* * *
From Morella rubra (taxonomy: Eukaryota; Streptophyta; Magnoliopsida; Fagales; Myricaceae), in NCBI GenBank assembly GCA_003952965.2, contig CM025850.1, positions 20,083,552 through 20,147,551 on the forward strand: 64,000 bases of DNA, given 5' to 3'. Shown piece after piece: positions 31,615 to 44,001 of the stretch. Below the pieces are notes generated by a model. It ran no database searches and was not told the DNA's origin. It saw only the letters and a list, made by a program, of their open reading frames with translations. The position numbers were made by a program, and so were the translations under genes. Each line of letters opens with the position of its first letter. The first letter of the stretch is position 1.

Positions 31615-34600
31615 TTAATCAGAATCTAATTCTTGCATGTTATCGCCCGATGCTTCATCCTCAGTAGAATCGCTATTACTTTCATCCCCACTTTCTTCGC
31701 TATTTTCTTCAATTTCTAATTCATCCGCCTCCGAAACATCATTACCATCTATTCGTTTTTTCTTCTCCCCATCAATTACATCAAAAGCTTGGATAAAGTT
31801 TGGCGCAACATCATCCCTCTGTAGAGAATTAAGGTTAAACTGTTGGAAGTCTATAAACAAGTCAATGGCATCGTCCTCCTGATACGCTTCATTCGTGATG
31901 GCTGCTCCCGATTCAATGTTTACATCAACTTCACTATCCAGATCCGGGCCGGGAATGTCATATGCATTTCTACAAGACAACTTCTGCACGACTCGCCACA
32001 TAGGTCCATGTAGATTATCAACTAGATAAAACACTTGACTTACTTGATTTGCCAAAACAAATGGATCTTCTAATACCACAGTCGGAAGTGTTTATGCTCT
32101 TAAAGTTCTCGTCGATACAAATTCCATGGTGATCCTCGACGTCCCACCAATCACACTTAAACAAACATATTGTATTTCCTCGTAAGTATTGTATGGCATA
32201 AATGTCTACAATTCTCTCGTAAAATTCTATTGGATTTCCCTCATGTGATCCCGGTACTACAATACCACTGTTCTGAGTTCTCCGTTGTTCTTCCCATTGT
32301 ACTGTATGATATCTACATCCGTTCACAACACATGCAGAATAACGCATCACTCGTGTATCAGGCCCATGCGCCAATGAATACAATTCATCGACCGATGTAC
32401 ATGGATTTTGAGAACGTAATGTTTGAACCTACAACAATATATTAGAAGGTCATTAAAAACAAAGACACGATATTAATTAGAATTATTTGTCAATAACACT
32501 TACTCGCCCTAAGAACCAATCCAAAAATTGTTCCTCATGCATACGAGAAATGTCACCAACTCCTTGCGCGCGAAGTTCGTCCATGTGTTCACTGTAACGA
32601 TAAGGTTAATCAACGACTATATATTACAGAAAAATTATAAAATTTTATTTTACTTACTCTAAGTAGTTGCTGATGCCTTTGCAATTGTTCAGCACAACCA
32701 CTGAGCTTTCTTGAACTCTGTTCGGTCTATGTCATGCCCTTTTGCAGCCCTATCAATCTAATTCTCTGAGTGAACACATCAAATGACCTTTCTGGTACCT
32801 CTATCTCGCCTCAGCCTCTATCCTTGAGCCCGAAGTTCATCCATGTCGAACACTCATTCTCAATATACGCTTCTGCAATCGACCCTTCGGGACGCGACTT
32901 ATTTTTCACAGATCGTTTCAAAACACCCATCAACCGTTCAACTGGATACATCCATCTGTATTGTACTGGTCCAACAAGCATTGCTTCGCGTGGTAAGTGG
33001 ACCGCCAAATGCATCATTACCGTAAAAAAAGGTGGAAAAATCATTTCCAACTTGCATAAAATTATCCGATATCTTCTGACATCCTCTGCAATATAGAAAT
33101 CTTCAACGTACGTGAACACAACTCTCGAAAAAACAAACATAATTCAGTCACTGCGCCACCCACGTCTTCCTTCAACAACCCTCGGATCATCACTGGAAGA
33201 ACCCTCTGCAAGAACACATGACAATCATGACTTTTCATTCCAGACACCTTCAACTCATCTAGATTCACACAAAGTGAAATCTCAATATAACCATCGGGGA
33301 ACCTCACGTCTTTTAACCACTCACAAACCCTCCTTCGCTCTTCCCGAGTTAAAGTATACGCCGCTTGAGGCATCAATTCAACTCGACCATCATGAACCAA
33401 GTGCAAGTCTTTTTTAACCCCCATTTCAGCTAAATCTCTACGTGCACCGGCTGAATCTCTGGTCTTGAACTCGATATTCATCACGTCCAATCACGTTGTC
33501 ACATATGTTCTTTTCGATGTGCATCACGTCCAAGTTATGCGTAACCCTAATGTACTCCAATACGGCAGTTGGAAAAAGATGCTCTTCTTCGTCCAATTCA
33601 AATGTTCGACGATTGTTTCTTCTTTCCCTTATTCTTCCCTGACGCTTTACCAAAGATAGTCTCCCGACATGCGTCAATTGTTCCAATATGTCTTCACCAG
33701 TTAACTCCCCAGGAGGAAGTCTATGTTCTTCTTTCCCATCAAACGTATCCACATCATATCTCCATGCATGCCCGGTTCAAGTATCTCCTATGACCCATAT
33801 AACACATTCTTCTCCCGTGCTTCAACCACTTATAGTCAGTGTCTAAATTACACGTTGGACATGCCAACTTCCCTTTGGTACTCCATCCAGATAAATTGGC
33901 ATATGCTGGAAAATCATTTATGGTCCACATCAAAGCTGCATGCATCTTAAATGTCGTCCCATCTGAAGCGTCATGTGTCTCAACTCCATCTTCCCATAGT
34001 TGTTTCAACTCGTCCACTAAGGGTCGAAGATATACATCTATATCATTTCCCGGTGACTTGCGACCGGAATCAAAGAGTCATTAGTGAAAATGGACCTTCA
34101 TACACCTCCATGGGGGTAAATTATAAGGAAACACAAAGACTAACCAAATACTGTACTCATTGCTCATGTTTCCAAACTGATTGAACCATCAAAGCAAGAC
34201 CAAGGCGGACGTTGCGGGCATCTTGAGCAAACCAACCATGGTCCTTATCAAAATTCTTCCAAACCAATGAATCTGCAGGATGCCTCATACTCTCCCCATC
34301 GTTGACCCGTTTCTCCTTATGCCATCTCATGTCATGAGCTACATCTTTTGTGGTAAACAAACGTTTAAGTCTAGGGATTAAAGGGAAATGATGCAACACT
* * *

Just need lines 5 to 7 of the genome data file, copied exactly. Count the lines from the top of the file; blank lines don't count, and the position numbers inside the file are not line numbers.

31801 TGGCGCAACATCATCCCTCTGTAGAGAATTAAGGTTAAACTGTTGGAAGTCTATAAACAAGTCAATGGCATCGTCCTCCTGATACGCTTCATTCGTGATG
31901 GCTGCTCCCGATTCAATGTTTACATCAACTTCACTATCCAGATCCGGGCCGGGAATGTCATATGCATTTCTACAAGACAACTTCTGCACGACTCGCCACA
32001 TAGGTCCATGTAGATTATCAACTAGATAAAACACTTGACTTACTTGATTTGCCAAAACAAATGGATCTTCTAATACCACAGTCGGAAGTGTTTATGCTCT